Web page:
By the time Operation Rolling Thunder began rolling, pilots had loosened to a 750-foot circular error probable (CEP)--the radius from the aim point that half of the bombs dropped will fall within. This number is sufficient for the impact of a tactical nuclear weapon but is far from adequate for conventional weaponry. It took several years for the CEP to be lowered to a manageable 365 feet.63
The general lack of preparedness for what Vietnam would hold in store for the Air Force was best summed up by a study titled Tactical Warfare and the Limited War Dilemma. Done for the Air Force in 1961, the report came to the conclusion that
TAC is without a reasonable sense of mission, present resources, or an adequate development program; SAC [Strategic Air Command] is clearly inappropriate for this role and should not be diverted from its main deterrent mission in any case; MATS [Military Air Transport Command, now Military Airlift Command] is equipped and deployed for peacetime logistics and "pipe-line" operations and only now is beginning to think seriously about developing a believable capability to support tactical operations.64
But then, who was going to argue with a princess carrying a sledgehammer?
After three and one-half years of bombing North Vietnam, Operation Rolling Thunder came to an inconclusive end on 1 November 1968. The North Vietnamese agreed to negotiate with the United States in Paris but in no way indicated that they were prepared to stop fighting in the South or that they had been forced to come to the conference on US terms.65 What was the Air Force role in the failure of Rolling Thunder?
At the root of the Air Force failure in Rolling Thunder was a basic misconception about limited insurgent warfare despite the evidence of teachings at the Air Command and Staff College and the lessons available to the Air Force through Malaya, Algeria, and Indochina. Ignorance regarding the needs and motives of insurgents allowed the Air Force to support a highly questionable objective that was never achieved. The Air Force's own ignorance regarding people's war resulted in a reluctance to change tactics that were essentially ineffective. This reluctance to change was nurtured in the years before Vietnam and hindered the Air Force's abilities to recognize the potential threat posed by people's war. Consequently, the Air Force lacked the foresight necessary to prepare for such a contingency.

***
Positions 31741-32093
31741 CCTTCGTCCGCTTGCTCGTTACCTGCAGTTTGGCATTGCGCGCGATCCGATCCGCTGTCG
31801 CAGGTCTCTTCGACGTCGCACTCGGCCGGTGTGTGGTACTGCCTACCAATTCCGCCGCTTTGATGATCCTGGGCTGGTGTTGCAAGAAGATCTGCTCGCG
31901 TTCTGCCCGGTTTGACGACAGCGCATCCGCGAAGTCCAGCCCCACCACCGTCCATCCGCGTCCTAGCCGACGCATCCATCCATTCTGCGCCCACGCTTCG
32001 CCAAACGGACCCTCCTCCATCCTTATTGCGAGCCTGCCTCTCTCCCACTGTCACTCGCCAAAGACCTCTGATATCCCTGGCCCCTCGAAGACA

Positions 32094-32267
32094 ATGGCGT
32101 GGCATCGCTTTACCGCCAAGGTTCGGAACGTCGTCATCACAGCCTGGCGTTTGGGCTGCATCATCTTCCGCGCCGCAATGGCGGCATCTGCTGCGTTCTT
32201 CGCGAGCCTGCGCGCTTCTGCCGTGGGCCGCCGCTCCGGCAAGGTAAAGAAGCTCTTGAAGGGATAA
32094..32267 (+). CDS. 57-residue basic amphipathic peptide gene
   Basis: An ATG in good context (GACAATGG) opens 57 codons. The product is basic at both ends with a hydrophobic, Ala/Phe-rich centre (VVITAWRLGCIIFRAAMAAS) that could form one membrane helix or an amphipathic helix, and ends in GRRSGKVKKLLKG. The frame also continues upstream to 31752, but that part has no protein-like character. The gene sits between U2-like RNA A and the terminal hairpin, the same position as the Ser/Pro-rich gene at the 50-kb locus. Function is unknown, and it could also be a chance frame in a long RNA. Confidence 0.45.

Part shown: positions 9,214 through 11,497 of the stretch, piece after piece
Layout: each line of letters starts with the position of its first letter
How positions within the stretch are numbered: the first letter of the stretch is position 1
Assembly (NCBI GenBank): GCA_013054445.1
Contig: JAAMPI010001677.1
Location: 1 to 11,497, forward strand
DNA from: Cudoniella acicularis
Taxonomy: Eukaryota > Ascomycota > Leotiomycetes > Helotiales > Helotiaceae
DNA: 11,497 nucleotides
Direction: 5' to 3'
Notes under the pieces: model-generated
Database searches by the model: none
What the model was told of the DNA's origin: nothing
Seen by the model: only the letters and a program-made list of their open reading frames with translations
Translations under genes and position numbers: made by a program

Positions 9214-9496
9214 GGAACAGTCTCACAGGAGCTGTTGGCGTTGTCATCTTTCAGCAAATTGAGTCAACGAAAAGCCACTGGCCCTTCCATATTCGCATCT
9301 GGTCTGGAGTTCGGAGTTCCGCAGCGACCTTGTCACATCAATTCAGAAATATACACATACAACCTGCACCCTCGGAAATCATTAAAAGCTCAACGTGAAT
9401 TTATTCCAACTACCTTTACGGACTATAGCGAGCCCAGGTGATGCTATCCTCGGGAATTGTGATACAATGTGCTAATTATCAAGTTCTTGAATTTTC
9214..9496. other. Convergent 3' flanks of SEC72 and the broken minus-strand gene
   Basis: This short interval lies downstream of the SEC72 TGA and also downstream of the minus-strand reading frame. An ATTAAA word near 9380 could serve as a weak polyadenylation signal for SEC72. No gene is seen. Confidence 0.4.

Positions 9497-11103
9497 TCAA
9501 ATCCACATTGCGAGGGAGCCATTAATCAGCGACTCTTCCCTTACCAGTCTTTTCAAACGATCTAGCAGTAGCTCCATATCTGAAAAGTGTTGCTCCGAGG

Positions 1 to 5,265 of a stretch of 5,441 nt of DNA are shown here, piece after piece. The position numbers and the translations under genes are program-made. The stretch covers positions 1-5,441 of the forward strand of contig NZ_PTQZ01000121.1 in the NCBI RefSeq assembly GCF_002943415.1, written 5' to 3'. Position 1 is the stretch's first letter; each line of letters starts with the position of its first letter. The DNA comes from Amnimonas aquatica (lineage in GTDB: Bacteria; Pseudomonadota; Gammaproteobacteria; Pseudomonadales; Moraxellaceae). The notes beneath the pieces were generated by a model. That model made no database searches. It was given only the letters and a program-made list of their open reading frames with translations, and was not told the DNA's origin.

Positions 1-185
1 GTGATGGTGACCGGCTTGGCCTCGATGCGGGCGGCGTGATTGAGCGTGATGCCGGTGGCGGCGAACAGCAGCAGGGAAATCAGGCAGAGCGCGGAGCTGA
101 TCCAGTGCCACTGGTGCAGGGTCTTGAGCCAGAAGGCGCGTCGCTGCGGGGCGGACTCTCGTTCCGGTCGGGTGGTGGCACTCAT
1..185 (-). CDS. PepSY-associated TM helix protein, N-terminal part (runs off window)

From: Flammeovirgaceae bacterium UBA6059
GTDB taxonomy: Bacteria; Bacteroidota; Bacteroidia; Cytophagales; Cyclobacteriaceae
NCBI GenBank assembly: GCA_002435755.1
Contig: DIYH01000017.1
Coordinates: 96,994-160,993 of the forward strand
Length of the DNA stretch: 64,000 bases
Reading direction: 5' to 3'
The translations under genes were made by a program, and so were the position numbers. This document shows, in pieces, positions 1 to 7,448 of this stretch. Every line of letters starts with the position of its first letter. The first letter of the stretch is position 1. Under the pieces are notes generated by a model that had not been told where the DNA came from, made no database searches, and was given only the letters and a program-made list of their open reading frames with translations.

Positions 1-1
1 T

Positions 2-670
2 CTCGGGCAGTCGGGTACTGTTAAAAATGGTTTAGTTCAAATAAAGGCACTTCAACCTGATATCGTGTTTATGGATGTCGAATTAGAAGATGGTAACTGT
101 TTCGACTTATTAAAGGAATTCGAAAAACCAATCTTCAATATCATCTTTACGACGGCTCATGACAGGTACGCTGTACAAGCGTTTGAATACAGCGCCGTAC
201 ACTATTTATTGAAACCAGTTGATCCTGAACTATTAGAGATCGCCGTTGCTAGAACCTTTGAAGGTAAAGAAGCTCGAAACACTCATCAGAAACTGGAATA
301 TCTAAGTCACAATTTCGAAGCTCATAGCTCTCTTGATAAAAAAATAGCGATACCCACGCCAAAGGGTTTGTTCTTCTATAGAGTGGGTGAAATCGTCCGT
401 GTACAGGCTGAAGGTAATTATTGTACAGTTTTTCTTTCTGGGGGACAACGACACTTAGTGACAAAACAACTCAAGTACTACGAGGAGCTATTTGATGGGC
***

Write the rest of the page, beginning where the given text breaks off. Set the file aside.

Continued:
This last consequence is a bit of a surprise considering how intimate the Air Force is with the teachings of Italian air marshal Giulio Douhet. It was he who said, "Victory smiles upon those who anticipate the changes in the character of war, not upon those who wait to adapt themselves after the changes occur.66
1. An interesting work is W. Hays Parks's "Rolling Thunder and the Law of War." Air University Review, January-February 1982, 2-23. Parks contends that the loss was a result of political ignorance regarding an unwritten "law of war." See also Col Dennis M. Drew's Rolling Thunder 1965: Anatomy of a Failure. AU-ARI-CP-86-3 (Maxwell AFB, Ala.: Air University Press, October 1986). Drew provides intriguing insight into the political/military interface problems priority and during Rolling Thunder, establishing that its failure was in part due to the distrust bred between the Johnson administration and the JCS (34-49).
2. Mal Samuel E. Riddlebarger and Lt Col Valentino Castellina, USAF Oral History Interview of Lt Gen Joseph H. Moore (U), interview no. 41, 22 November 1969, 67. (CONFIDENTIAL) Information extracted is unclassified.
3. Robert L. Hardie, Airpower in Counterinsurgency Warfare, Professional Study no. 3373 (Maxwell AFB, Ala.: Air War College, 1967), 29.
4. Alvin D. Coox, "Restraints on Air Power in Limited War: Japan vs. USSR at Chankufeng, 1938," Aerospace Historian 17 (December) 1970): 118.
5. Ibid., 118-19.
6. Bernard Brodie, The Meaning of Limited War, Rand Report RM-2224 (Santa Monica, Calif.: Rand Corporation, 1958), 1.
7. Instruction Circular no. 61-10, Unit X: Limited War (Maxwell AFB, Ala.: Air Command and Staff College, 1961),1.
8. Drew, 11.
9. Message, 120314Z, commander in chief Pacific, to JCS, May 1965.